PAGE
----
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The Best 5 Walks for Young Families visiting Taranaki on Holiday

The Best 5 Walks for Young Families visiting Taranaki on Holiday

On your next visit to Taranaki with the kids, be sure to check out one of these five family-friendly walks! With easy trails, gorgeous native bush, and trickling streams, these walks are ideal for all skill types and ages. Let your imagination run wild and enjoy a little escape from the bustling noise of the main city.

 

1. Huatoki Walkway

The Coastal Walkway gets much of the attention for must-do walks in New Plymouth, but the Huatoki Walkway is a wonderful track your family will love to explore. 

Stretching from the heart of the main city, this gently graded walk follows the path of the Huatoki River. From its river mouth (at the Wind Wand on the Coastal Walkway) to its head above the Huatoki Domain, this beautiful track winds its way behind city office blocks and residential housing, through developed parkland and scenic native bush. 

Access points include Hempton Street, Harris Street, Carrington Street, Maratahu Street, Frankley Road, Glenpark Avenue, Sycamore Grove, Parsons Street, Marian Grove, Camden Street, Brois Street, Budleigh Street, and Woodleigh Street. 

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2. Ratapihipihi Scenic Reserve Walk

This peaceful 45-minute walk through the lush, temperate rainforest is a great spot to take the family. Pack a picnic, keep your eyes peeled for fairies, and listen to the rushing sound of a small waterfall. 

Ratapihipihi Scenic Reserve has an abundance of glossy-leaved kohekohe, tawa, pukatea, and nikau palms while the track is well-graded and crosses a stream to a small scenic waterfall just a few metres beyond the first track exit.

As you come around the edge of the forest at the track’s end you can see a wall of foliage that comes out to meet the light. In here are trees that were planted in earlier years, to represent trees from outside the region. These include kauri, beech, and tanekaha.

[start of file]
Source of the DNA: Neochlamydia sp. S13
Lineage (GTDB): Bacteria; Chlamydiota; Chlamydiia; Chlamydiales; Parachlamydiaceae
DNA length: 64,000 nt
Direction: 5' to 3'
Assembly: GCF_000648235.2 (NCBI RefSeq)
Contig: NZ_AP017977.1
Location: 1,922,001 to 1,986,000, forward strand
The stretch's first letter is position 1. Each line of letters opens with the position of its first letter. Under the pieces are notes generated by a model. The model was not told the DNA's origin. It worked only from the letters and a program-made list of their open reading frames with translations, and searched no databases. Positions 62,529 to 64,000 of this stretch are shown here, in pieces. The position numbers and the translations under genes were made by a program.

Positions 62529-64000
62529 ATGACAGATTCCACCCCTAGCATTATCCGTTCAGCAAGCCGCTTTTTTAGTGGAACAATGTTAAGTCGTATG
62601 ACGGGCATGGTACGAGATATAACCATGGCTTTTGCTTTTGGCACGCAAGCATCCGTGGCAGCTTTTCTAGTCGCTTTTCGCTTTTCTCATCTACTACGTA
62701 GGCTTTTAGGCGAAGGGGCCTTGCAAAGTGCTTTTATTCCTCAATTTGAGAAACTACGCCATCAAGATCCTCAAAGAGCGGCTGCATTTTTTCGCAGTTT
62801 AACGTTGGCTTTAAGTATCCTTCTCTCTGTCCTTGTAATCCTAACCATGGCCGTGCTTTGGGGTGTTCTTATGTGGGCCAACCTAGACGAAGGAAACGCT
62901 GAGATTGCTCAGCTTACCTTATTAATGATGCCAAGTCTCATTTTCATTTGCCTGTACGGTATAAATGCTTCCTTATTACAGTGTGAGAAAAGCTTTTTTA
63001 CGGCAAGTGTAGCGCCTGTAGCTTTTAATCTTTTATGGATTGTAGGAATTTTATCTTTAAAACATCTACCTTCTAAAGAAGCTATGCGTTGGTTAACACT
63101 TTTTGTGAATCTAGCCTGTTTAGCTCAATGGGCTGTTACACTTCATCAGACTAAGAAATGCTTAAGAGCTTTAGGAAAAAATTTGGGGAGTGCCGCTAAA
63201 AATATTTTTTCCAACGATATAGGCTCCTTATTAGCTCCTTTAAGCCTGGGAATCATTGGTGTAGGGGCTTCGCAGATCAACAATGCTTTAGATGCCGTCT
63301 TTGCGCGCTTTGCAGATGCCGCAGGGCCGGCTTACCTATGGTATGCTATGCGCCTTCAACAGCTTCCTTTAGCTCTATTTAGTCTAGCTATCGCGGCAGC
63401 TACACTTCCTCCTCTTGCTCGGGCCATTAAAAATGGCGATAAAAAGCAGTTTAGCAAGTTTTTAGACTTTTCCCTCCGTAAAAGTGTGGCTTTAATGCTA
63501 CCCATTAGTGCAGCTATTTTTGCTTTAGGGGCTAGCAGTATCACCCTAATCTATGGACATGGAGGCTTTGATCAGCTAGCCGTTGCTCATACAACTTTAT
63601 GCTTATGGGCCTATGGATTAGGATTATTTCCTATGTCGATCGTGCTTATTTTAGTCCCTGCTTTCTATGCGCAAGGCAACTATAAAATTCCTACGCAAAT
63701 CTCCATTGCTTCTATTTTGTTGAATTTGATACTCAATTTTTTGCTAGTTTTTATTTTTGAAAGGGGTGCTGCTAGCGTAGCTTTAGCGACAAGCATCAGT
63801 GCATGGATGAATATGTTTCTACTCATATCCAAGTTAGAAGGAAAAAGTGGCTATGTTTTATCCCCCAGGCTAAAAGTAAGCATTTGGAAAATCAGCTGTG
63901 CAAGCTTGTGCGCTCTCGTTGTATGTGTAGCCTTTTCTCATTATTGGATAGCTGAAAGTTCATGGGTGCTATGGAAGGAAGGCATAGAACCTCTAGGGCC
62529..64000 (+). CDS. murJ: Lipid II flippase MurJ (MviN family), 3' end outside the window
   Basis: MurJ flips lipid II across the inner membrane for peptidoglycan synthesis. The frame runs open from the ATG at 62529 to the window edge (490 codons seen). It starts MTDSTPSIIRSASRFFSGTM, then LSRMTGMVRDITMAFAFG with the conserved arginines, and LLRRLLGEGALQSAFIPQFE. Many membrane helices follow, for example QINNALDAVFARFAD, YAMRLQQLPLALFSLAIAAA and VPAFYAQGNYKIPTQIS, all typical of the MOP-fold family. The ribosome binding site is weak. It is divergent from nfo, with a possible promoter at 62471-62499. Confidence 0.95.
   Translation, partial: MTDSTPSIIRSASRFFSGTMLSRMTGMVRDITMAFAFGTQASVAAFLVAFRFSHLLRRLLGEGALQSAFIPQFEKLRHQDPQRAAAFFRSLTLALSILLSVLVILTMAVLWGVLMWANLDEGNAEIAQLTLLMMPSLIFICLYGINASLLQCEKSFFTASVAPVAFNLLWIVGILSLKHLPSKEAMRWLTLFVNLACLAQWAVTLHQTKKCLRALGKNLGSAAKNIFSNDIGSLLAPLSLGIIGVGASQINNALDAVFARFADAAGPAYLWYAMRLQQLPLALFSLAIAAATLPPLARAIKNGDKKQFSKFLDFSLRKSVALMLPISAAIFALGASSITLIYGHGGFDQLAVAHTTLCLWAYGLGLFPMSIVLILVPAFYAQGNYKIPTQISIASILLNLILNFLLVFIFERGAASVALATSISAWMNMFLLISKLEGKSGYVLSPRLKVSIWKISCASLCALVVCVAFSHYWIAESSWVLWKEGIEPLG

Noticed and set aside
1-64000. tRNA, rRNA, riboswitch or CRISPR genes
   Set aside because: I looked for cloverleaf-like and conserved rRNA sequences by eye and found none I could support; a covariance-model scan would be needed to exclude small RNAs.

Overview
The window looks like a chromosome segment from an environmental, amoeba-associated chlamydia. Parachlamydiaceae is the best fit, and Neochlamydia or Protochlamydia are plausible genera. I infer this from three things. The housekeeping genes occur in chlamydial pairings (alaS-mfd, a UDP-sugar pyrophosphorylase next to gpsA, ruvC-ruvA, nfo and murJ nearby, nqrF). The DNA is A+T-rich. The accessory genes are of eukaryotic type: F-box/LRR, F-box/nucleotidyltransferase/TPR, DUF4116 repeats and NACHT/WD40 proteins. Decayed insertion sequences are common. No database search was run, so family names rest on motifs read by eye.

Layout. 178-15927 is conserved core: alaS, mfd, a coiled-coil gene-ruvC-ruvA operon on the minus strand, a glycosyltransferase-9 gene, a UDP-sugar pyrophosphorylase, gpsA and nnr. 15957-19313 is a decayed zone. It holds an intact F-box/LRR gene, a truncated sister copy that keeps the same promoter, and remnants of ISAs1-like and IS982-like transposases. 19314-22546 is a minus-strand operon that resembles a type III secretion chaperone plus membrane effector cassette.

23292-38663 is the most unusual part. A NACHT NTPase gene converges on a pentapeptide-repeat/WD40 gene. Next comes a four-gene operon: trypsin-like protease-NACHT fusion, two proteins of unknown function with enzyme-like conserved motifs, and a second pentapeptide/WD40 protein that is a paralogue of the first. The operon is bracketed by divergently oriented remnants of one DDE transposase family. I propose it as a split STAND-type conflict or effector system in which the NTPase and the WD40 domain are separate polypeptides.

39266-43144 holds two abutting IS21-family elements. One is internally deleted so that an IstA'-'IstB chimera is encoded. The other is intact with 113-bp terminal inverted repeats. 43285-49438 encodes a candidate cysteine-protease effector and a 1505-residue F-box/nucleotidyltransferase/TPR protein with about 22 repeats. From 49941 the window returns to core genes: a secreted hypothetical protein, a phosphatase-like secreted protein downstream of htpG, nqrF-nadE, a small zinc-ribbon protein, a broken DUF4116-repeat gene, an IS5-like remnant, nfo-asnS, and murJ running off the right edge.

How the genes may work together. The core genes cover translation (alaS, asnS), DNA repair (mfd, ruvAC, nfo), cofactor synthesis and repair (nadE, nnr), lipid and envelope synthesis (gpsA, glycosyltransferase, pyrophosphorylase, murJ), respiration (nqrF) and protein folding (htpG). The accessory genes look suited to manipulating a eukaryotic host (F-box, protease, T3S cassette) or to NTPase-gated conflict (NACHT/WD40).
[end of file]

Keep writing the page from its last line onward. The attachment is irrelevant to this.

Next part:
With its nikau palms and dappled light, this track looks like a walk in the tropics. It’s well worth a visit. 

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3. Wilkies Pools

The Wilkies Pools Loop Track is a family favourite. The 1.9km track takes 1hr 20min to complete the loop, or just a quick 20 minutes to get to the pools, which are a great spot for a cool dip in the heat of summer. 

The first 900m of the track to the pools is baby buggy/wheelchair friendly with the remainder of the track good for children. 

The track winds through the ‘Goblin Forest’, crossing the swing bridge over the Kapuni Stream to reach the turnoff to the small lava formed Wilkies Pools. Families may want to return the same way – continuing around the loop requires some rock hopping across Kapuni Stream. 

Return to the signpost to continue around the loop, past small waterfalls, bubbling springs, and the intake weir for the power station. Although more off the beaten track than the path to get to the pools, the loopback is fun and adds to the adventure. 

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4. Koru

A short walk over farmland outside Ōakura leads to Te Koru Pā historic reserve. The river-stone terracing of the ditches and banks – only found in this part of Taranaki – is the most elaborate in the region. 

Koru  is thought to be one of the first Māori settlements in Taranaki and one of the most intact  sites remaining in the region. 

The  belonged to the Ngā Mahanga-a-Tairi people. Sometime between 1800 and 1805 the  was attacked and taken by a Te Āti Awa war party from Rewarewa (at the mouth of the Waiwhakaiho River) and Puketapu (Bell Block). 

It’s an easy walk for the family and once rich with history. Kids will love exploring the bush and discovering old dwelling sites, defensive ditches, stone riveting, rua pits, and the eight terraces to the summit where the paramount chiefs would have lived, 24m above the river. 

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5. Pukeiti

Located adjacent to the National Park – on the slopes of Taranaki – Pukeiti features several kilometres of well-formed tracks for either a garden walk or a longer adventure into the rainforest. 

Wander through a world-class rhododendron collection and learn the stories of the land, then grab a bite to eat at The Founders Café located at the garden’s entrance. 

An extra special adventure for families is the 40-minute self-guided Kids Treehouse Trail. This activity through the gardens will have the whole family looking for hidden facts and questions. 

As part of the experience, children are also encouraged to use all their senses to try to find signs of the different creatures that live there. 

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